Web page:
Female History Fans Cited for Sales Spike in Japanese Sword Book Series
posted on by Lynzee Loveridge
History has found itself a new fan demographic. Introducing rekijo — female history aficionados. Like other otaku groups, rekijo show their fandom with their wallets. Publisher Takarajima credited women in their 20s as the largest demographic buying the latest installment in its Nihontō (lit. Japanese Swords) book series, a far cry from the expected male customers in their 40 to 60s. History fans', both men and women, love for their hobby brings in an estimated US$725 million every year, according to the Dai-Ichi Life Research Institute.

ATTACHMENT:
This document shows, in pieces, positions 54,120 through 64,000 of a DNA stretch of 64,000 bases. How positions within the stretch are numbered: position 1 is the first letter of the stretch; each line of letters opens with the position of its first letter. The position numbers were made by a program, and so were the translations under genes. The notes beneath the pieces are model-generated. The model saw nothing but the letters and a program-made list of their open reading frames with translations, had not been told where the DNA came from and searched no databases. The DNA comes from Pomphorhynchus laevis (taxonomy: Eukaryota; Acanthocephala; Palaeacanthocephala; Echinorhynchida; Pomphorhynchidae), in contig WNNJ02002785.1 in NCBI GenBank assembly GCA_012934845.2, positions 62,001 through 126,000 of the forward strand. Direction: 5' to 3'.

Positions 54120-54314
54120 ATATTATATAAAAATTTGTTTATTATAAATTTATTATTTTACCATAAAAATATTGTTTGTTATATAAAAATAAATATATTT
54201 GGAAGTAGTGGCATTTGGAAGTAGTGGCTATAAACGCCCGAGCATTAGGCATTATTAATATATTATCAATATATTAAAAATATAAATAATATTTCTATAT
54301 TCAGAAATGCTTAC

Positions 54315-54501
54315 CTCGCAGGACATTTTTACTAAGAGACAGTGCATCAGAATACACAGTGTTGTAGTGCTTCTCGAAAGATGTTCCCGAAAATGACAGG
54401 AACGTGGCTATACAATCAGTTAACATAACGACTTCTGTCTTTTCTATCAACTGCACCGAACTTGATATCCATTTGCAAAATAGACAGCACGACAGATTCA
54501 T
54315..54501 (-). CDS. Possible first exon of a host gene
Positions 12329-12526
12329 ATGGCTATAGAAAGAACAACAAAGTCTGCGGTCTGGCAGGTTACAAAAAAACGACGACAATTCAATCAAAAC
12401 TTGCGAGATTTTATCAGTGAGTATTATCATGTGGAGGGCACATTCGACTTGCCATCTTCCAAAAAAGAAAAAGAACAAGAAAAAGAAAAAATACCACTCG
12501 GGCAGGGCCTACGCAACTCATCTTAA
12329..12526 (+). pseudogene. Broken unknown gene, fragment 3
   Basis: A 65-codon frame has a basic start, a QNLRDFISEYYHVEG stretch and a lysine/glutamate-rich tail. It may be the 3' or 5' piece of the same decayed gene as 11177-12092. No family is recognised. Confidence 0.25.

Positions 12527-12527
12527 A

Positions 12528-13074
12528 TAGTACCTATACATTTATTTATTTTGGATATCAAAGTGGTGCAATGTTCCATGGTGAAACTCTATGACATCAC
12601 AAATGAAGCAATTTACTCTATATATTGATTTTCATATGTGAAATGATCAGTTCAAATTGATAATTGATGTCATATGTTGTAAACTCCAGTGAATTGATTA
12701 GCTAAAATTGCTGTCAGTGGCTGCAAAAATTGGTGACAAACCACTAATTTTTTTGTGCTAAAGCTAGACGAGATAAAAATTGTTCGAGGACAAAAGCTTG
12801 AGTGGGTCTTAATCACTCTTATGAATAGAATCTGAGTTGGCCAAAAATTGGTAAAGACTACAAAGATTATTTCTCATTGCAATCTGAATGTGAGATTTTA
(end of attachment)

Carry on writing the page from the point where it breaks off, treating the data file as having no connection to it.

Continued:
Bars began catering to rekijo within the last ten years, holding meet-and-greet and discussion events with attendance reaching 40-50 people at a time. The women come to the events in traditional kimono dress and armed with one to two meter long replica swords to discuss Japanese history, lineage, and crushes on samurai like Sakamoto Ryōma. Actor Ken Watanabe's daughter Anne, a runway model for brands like Chanel, is also an avowed rekijo.
Game makers seem aware of the new rise in rekijo. Mobile game producer DMM and Nitroplus released its "cute boys as Japanese swords" game Tōken Ranbu (lit. Boisterous Dancing Swords) featuring uchigatana, tachi, wakizashi, tantō, ōdachi, yari, and naginata weapon types in January. The Curtain Damashii booth at this weekend's AnimeJapan event will sell full-size curtains with the characters from the game. Dedicated rekijo will likely snatch those up, too.
Image via Naver Matome
this article has been modified since it was originally posted; see change history